Getting Started With R and RStudio

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The console window (located at the bottom left panel in RStudio) is where R will listen for your commands. While you can type directly into it, writing out scripted commands is generally more efficient.

A script is a text file with code and comments mixed together, while R provides many bundled packages containing functions for performing various tasks. When starting up a session with RStudio, these packages are installed into your local environment and activated accordingly.

What is R?

R is a programming language that has emerged as a powerful tool for data analysis, visualization and statistical computation. Particularly useful in machine learning scenarios, as it is capable of handling large datasets and performing complex computations. Furthermore, R provides many functions for importing, cleaning and manipulating data sets – useful functions used by data scientists and other professionals conducting research or analyzing large volumes of information such as regression analyses, clustering or classification.

Although R is available with both a command-line interface and a graphical user interface (GUI), its most popular graphical front end is RStudio, an integrated development environment (IDE). This tool provides tools for developing, debugging and managing R scripts and datasets. RStudio can be downloaded free from its website for both 32-bit and 64-bit systems – making it compatible with Windows, Linux and Mac OS X operating systems.

RStudio features several tabs. The Console pane allows users to enter commands directly into the computer, while Environment shows variables used, History contains past commands and Files is where scripts and other files can be saved and renamed; additionally this tab allows the current directory be set using getwd().

R scripts differ from other graphical software in that they don’t rely on clicks and points, instead being written as code statements that anyone can understand and read aloud. This enables more thorough examination of results of work completed as well as identification of mistakes that have occurred – all without needing to rerun your script again, unlike with other software solutions.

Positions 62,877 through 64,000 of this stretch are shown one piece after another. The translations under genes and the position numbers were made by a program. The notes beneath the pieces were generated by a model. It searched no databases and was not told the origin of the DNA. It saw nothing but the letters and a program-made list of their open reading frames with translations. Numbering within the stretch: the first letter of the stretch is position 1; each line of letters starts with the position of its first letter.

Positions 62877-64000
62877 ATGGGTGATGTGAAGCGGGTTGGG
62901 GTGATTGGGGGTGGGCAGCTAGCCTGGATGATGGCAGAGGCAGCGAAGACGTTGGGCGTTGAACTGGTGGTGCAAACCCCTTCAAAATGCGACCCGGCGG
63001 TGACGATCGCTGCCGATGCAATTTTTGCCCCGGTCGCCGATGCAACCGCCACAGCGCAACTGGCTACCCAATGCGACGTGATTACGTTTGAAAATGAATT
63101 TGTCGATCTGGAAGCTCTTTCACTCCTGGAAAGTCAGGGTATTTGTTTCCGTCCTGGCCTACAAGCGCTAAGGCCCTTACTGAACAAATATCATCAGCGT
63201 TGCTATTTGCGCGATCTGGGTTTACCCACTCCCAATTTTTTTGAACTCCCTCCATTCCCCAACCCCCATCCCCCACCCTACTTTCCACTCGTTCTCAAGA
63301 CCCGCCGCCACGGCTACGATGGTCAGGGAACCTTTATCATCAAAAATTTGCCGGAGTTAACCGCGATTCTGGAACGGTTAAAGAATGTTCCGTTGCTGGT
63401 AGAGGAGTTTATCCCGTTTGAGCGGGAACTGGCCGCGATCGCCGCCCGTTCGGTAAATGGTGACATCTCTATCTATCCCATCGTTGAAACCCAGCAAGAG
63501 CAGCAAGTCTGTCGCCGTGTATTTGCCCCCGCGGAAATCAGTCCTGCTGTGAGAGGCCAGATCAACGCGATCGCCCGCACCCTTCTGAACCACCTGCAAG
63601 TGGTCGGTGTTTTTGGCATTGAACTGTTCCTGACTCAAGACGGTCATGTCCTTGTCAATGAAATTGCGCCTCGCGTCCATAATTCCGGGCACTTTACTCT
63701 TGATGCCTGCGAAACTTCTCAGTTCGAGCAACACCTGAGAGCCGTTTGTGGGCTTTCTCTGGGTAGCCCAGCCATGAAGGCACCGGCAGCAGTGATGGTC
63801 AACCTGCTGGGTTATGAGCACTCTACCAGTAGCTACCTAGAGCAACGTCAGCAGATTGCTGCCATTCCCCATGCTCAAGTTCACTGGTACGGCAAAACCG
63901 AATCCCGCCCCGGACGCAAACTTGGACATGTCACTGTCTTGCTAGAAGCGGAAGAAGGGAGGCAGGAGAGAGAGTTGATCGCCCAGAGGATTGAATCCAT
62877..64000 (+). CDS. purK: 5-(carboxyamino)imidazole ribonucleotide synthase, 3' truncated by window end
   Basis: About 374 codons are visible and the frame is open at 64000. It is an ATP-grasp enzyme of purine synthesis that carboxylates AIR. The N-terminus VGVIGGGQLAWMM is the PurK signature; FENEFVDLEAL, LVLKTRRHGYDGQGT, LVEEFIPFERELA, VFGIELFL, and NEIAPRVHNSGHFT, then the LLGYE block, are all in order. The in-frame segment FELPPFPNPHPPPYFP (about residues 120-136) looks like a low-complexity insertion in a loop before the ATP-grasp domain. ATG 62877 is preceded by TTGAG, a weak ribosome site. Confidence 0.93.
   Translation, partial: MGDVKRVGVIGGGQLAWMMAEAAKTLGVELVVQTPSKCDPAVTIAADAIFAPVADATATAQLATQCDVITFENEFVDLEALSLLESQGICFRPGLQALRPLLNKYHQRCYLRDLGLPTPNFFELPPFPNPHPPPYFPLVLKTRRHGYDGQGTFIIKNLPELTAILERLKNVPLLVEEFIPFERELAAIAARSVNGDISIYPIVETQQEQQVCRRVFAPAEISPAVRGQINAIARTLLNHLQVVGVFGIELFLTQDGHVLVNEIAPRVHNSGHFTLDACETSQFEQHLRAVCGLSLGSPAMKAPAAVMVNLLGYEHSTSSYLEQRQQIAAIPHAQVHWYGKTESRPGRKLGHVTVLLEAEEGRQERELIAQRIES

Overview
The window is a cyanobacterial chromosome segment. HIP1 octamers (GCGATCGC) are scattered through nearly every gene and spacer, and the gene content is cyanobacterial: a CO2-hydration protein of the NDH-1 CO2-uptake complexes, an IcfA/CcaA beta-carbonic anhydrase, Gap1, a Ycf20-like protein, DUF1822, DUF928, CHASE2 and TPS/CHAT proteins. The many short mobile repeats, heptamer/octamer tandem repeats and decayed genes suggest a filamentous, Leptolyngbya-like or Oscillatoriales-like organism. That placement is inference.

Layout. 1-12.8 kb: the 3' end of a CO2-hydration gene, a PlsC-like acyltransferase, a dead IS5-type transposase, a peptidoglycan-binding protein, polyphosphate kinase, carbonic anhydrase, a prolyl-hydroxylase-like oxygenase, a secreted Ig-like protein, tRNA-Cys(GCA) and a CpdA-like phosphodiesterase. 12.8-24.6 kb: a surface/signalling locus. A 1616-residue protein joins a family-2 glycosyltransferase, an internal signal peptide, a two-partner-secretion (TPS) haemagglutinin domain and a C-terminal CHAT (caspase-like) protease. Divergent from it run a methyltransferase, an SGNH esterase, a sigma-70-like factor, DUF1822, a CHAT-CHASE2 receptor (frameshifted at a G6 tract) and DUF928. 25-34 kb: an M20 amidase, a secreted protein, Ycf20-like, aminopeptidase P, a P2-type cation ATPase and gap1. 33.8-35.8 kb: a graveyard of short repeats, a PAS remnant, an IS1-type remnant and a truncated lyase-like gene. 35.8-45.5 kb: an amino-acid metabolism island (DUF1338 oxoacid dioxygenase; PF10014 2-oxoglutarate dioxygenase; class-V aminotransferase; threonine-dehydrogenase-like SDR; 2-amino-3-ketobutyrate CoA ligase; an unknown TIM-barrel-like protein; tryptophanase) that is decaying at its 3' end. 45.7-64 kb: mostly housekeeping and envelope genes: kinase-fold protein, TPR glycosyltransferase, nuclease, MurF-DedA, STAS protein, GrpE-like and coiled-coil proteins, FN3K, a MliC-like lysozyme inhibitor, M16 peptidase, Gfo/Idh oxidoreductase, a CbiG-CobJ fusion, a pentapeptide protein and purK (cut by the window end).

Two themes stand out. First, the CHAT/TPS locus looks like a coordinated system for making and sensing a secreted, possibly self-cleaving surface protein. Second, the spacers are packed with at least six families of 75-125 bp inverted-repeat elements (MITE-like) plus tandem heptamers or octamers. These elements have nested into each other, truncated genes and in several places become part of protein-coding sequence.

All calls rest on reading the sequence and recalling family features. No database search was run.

R’s collaborative community is another advantage. There are various groups, meetups and conferences held every year to discuss new techniques in the field; this makes it easy to locate someone to answer questions about specific problems or provide advice on how to approach certain challenges. Furthermore, R has an impressive collection of software libraries which can be installed to extend functionality; many come complete with documentation, vignettes or demonstration files so users are supported.

Installing R Studio

Before beginning to use R and RStudio on your computer, they must first be installed on it. The process should be straightforward – scroll down the page until you reach “Installers for Supported Platforms,” click on your operating system (Windows, Mac or Linux), run the installer using that link and provide your password; after installing RStudio open it and follow its on-screen instructions to set up your workspace.

RStudio’s main window comprises multiple panes. On the left is known as the Console; here you enter and view results of commands used with R. For instance, to calculate two plus two enter “2 + 2” into this pane and it will position its pointer to that line delineated by vertical bar.

RStudio provides more than just R programming: its unique features include text editors, graphics windows, debuggers and file managers – these combined make up its integrated development environment that makes learning R possible – but can also be used independently for projects and research.